= (φn+1 * 1/φ * (1 + 1/φ) - ψn+1 * 1/ψ * (1 + 1/ψ)) / √5
= (φn+1 * 1/φ * (φ) - ψn+1 * 1/ψ * (ψ)) / √5
= n+1 - ψn+1) / √5

In the 10th step of the transformation above I used the following properties of φ and ψ to do substitutions:

1/φ + 1 = φ
1/ψ + 1 = ψ

This concludes the inductive proof from the hint, but where does that leave us? How does that help us prove that Fib(n) is the closest integer to φn/√5?

One proof leads to another

Let's rearrange the equation just a bit before continuing on.

Fib(n) = (φn - ψn) / √5
Fib(n) = φn/√5 - ψn/√5
Fib(n) - φn/√5 = ψn/√5

I did this bit of manipulation because we're trying to prove something about the relationship between Fib(n) and φn/√5. Specifically, we're trying to prove that the difference between them is always less than 1/2. In its current form, all that we have left to prove is that

ψn/√5 ≤ 1/2
or
ψn ≤ √5/2

Since ψ is defined to be (1 - √5)/2, we can simply evaluate it to find that

ψ = -0.618304...

Since the n in Fib(n) is always going to be an integer and

n ≥ 0

will always be true, and
ψ < 1

we know that
ψn ≤ 1

for all non-negative integer values of n.

We can also simply evaluate √5/2.

√5/2 = 1.118...

Since
ψn ≤ 1
and
√5/2 > 1

it's pretty clear that

ψn ≤ √5/2

and therefore

Fib(n) is the closest integer to φn/√5.

QED


Related:

For links to all of the SICP lecture notes and exercises that I've done so far, see The SICP Challenge.

9 comments:

Mark Feeney said...

Great solution. Your post helped me out a lot with this exercise. Thanks!

柯嘉 said...

Very clear and acceptable! Thanks for sharing.

If we note that 1/φ + 1/φ/φ = 1 and 1/ψ + 1/ψ/ψ = 1, step 7, 8, 9, and 10 of the original 10-step proof can be omitted.

Iain said...

I feel a little cheated because I didn't know that

1/φ + 1 = φ

and the book didn't mention that property, only that

φ^2 = φ + 1

otherwise, good proof. I definitely need to learn more math, though.

waldo said...

I think the line (third under "One proof leads to another"): φ and ψ should be swapped?

...
Fib(n) - φn/√5 = ψn/√5 should be Fib(n) - ψn/√5 = φn/√5

Alexander Grebenyuk said...

Thank you for all the solutions. They are all really descriptive and helpful.

btw the transformation in inductive step would be much clearer if you do it this way:

fib(n+2) = fib(n+1) + fib(n)
fib(n) = fib(n+2) - fib(n+1)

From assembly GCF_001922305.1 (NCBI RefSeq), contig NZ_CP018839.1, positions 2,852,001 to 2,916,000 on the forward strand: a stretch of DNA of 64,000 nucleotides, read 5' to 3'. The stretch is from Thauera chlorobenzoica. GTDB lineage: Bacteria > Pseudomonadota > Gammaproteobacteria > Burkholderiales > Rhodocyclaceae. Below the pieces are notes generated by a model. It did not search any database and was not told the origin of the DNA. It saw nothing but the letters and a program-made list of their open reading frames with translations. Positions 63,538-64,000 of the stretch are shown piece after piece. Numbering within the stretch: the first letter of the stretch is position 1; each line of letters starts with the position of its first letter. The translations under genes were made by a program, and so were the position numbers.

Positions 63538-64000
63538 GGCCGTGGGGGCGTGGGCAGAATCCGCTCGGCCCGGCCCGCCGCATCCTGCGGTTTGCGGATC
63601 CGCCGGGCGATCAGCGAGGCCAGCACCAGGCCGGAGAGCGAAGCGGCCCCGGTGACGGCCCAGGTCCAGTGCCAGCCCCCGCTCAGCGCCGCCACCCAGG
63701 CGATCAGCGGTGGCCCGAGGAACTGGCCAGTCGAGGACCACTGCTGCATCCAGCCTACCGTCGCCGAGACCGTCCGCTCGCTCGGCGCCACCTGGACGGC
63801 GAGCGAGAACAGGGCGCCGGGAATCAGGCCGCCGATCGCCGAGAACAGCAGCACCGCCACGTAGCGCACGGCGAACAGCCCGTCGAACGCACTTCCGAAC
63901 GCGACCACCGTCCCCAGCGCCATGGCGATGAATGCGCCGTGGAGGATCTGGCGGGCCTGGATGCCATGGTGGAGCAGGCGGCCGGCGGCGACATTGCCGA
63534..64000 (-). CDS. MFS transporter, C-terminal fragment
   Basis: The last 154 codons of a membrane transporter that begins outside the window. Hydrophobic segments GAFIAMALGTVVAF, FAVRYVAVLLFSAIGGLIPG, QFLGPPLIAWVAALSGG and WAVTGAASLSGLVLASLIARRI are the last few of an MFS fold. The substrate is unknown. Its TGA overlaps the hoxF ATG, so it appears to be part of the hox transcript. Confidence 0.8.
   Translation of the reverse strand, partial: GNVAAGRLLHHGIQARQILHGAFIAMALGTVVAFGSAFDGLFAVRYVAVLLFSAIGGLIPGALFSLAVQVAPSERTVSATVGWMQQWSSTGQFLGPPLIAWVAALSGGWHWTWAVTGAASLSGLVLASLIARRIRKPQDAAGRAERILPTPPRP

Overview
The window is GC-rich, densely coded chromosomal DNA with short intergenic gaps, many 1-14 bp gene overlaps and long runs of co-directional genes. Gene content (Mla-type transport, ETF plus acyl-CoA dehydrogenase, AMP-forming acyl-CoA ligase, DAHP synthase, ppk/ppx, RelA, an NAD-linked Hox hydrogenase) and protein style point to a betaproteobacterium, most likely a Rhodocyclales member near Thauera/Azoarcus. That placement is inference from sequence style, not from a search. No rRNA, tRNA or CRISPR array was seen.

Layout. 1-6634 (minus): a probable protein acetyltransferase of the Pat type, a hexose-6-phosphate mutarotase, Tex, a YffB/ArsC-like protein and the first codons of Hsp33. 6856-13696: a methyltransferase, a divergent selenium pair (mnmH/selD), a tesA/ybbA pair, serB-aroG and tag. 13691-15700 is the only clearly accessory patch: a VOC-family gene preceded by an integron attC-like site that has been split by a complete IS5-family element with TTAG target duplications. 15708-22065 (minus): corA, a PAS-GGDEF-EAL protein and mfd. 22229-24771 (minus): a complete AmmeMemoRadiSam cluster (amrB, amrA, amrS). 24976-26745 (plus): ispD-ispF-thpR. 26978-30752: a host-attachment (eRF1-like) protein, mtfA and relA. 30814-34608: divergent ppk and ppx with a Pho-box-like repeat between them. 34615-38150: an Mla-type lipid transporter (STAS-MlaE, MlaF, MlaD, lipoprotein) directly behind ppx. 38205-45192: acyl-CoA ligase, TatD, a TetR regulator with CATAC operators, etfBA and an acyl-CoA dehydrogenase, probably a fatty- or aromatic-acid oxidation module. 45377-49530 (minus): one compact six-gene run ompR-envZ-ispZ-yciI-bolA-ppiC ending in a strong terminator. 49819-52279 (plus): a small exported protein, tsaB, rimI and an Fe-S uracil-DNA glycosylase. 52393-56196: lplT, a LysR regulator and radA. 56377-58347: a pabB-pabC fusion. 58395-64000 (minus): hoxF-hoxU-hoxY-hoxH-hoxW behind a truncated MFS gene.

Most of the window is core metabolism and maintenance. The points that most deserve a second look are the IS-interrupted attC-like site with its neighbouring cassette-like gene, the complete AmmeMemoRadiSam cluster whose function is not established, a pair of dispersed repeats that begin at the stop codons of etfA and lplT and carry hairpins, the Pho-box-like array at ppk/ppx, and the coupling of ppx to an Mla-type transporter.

(φ^n - ψ^n)/√5 = (φ^(n+2) - ψ^(n+2))/√5 - (φ^(n+1) - ψ^(n+1))/√5
φ^n - ψ^n = φ^(n+2) - ψ^(n+2) - φ^(n+1) + ψ^(n+1)
φ^n - ψ^n = φ^n * (φ^2 - φ^1) - ψ^n * (ψ^2 - ψ^1)

Фёдор Ананьев said...

thank you yet again. I'd rather prove second part (difference is smaller that half-an-integer) with strict math, not with calculator. But jeez, that's a bit too much for programming enthusiast already.

Bill the Lizard said...

Фёдор Ананьев,

You're welcome. Thanks for reading.

This was one of my favorite SICP exercises from the first chapter because it gave me a chance to dust off my algebra skills. :)

Brendan said...

I made have identified a mistake, please check!
at this point:

Fib(n) = φ^n/√5 - ψ^n/√5
Fib(n) - φ^n/√5 = ψ^n/√5

The second line should be
Fib(n) - φ^n/√5 = - ψ^n/√5

and then you should continue with
|- ψ^n/√5| < 1/2 since the requirement is that it must round to Fib(n) from either above or below.
⇐ 0 < ψ^n/√5 < 1/2 ⟨ since it is >0⟩
⇐ 0 < ψ^n < √5/2
⇐ ((1 - √5)/2)^n < √5/2
(1 - √5)/2) is less than 1 so largest LHS exists with the smallest n (n=0)
⇐ 1 < √5/2
⇐ 1 < ~1.11, which is #t!
then prove ψ^n/√5 < 1/2 (You used ≤ which seems incorrect when thinking of what "closest integer to..." means)

Interestly, I think you might have been able to procede yourway since the approximated Fib(n) is always above the actual Fib(n) so it gets rounded down, which makes sense since the only difference between the approximation and precise function is that the approx. Fix is lacking "- φ^n/√5", a negative value.

Brendan said...

(Oops, ignore the duplicate crap, I forgot to delete it whilst rewriting the post)